Monday, 2 January 2017

Manage Windows Defender ATP with ConfigMgr or Intune

As a result of a customer request I was recently reading about Windows Defender Advanced Threat Protection (ATP). It is a really cool Microsoft cloud service that integrates with Windows 10 v1607 (Enterprise, Education and Professional versions) and allows organizations to detect, investigate and respond to advanced threats on their networks. The service uses telemetry data sent from the Windows 10 devices to a private and isolated cloud instance of Windows Defender ATP. This telemetry data is supplemented by advanced threat intelligence and is translated into detections and recommended responses.

This sounded great to me so I wanted to give it a go. I was very curious to find out how straightforward it would be to deploy the technology in an organization and how quickly and easily I could receive meaningful information and recommendations.

How do you get Windows Defender ATP?

A Windows 10 Enterprise E3 license includes advanced security features such as Device Guard, Credential Guard and Managed User Experience. A Windows 10 Enterprise E5 license includes all the features and functionality available in Windows 10 Enterprise E3 plus Windows Defender Advanced Threat Protection and advanced IT administration management.

OR you can do what I did for this blog post and apply for a trial. Sign up for a Windows Defender ATP trial here

Tip: There is no guarantee that you will be accepted for a trial. I was turned down once but was approved the second time. In my second application I was economical with the truth regarding the number of PCs in my company.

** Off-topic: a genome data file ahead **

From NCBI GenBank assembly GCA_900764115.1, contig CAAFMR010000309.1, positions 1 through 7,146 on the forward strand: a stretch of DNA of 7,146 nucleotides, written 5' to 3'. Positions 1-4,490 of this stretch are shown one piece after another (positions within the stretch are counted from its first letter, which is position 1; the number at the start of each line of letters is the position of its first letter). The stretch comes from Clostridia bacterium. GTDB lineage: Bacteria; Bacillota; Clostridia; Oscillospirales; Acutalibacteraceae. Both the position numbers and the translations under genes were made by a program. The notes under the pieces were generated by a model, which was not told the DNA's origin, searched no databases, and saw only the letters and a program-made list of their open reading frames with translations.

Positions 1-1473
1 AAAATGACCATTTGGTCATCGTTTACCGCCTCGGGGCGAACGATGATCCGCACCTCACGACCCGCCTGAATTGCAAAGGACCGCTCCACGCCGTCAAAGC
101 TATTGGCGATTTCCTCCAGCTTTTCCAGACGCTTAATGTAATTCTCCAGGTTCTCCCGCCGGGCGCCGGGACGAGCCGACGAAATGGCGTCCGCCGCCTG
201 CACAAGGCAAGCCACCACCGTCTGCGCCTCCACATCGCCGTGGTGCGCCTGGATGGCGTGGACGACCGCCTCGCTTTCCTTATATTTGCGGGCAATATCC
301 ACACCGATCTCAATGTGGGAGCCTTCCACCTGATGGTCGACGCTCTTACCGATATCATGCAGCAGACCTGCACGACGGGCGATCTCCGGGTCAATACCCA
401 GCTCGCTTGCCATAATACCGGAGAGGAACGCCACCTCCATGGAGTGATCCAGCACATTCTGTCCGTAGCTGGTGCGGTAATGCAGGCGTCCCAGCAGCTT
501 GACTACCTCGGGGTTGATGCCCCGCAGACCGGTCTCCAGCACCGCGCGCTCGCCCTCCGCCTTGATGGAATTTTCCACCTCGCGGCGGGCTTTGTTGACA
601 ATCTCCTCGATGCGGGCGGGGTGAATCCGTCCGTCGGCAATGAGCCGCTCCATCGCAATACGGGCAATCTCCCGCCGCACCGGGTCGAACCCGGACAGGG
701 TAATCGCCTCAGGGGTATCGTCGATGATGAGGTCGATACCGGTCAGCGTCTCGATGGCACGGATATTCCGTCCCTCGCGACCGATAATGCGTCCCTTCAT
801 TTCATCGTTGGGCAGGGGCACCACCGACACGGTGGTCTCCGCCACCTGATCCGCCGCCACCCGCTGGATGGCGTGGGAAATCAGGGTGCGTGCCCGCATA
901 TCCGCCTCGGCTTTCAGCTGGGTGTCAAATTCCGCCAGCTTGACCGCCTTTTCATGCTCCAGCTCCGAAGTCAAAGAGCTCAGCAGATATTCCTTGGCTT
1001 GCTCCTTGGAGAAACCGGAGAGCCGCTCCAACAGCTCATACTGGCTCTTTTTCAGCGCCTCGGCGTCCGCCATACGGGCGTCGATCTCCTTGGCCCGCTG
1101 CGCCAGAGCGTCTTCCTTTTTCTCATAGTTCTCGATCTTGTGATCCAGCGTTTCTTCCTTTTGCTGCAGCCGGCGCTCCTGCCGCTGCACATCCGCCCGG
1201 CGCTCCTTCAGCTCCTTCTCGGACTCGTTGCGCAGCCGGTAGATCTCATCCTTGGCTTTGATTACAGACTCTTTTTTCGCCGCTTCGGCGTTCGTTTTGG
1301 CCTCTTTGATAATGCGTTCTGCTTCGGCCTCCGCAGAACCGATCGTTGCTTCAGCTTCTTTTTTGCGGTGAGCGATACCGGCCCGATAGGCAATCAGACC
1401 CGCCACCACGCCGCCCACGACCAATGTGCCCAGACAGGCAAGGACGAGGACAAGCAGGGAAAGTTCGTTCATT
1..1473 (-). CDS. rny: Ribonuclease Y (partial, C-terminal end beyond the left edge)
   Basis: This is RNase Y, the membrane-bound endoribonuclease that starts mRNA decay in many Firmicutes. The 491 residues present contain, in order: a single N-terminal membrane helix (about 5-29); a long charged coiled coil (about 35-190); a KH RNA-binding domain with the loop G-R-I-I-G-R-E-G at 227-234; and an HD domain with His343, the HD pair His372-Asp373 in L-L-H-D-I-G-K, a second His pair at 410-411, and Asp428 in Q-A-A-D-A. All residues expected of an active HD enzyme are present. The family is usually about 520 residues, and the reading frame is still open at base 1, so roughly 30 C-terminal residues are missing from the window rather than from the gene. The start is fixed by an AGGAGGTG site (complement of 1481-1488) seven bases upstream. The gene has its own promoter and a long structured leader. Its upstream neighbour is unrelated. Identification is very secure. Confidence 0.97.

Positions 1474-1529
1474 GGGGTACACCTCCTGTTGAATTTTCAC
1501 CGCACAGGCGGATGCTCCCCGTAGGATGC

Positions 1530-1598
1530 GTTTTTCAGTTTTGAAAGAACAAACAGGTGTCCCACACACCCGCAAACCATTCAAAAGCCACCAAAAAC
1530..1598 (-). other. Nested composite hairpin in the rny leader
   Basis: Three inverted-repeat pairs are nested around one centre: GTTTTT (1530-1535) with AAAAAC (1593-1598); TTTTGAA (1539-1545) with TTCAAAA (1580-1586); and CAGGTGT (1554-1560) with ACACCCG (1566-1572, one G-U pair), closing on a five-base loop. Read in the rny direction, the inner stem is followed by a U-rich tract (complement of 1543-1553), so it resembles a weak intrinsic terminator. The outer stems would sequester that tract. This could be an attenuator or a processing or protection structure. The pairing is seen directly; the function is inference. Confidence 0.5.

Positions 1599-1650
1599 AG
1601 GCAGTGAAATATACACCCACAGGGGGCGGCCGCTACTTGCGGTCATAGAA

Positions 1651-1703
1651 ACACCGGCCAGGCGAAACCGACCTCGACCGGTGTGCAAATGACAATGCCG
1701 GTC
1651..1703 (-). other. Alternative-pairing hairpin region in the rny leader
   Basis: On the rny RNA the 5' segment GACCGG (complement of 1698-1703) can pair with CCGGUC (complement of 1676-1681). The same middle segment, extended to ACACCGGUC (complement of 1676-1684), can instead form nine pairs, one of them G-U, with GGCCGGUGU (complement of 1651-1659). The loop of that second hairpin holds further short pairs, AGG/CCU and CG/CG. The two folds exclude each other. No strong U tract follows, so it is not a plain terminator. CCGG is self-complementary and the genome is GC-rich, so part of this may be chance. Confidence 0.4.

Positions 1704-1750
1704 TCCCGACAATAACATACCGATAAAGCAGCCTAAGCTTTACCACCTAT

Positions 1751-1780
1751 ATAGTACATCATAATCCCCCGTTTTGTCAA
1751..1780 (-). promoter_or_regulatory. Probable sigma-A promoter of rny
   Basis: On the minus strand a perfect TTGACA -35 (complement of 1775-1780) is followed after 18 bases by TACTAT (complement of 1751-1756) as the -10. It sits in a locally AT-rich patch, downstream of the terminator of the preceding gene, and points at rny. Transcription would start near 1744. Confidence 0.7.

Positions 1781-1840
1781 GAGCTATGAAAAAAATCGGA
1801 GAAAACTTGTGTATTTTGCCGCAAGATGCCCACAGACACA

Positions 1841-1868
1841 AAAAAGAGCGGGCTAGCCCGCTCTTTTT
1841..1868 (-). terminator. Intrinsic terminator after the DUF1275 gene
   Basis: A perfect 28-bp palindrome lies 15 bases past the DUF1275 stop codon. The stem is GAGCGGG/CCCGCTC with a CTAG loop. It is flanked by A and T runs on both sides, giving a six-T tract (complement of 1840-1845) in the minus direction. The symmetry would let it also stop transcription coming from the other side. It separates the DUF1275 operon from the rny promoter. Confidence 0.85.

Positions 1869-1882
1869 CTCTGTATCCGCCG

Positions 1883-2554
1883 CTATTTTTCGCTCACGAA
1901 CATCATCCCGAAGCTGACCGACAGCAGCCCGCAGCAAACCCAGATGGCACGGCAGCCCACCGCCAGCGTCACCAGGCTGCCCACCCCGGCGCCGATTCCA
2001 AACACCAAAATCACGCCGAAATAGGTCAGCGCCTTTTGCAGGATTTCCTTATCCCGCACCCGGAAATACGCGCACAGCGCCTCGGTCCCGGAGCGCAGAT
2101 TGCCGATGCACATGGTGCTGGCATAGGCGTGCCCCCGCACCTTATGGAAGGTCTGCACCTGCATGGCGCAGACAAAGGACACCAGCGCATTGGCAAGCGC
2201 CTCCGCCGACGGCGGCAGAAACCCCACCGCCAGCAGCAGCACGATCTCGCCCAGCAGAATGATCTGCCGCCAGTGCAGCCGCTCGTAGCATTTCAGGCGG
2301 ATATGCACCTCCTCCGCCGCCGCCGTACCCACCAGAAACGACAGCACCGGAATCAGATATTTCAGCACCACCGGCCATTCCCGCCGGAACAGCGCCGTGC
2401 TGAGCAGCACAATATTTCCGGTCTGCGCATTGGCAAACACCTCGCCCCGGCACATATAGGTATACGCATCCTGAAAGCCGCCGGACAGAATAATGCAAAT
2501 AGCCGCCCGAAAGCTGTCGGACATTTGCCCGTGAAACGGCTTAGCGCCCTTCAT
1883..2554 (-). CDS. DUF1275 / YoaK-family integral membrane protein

You will get an acknowledgment to tell you that your application will now be reviewed and that you will be contacted within 7 business days. In actual fact it will be more like 3 days.


You will then receive an email with log in details and endpoint onboarding instructions.


Welcome to the Windows Defender Security Center.


Endpoint onboarding

Select Endpoint Management > Endpoint Onboarding


There are five methods of onboarding available. Select the one you need and click "Download package".

Group Policy
Use this method if you have no device management tool.

The package contains an admx and adml file that are to be deployed to the endpoints. You will find full instructions here

SCCM 2012/2012R2/1511/1602
Use this method for SCCM versions earlier than 1606. Why are there two different deployment methods for SCCM? This is because Windows Defender ATP Policies are natively integrated with SCCM v1606 and later.


This download package contains a single script that you can deploy using the traditional package/program method - full instructions here

Microsoft Intune

This package contains a single .onboarding file. This is to be deployed using a Windows 10 custom configuration policy with the following OMA-URI settings:
  • Setting name: eg Windows Defender ATP Policy
  • Setting description: eg Windows Defender ATP Policy
  • Data type: Select String.
  • OMA-URI: ./Device/Vendor/MSFT/WindowsAdvancedThreatProtection/Onboarding
  • Value: Copy and paste the contents of the WindowsDefenderATP.onboarding file you downloaded.
Local script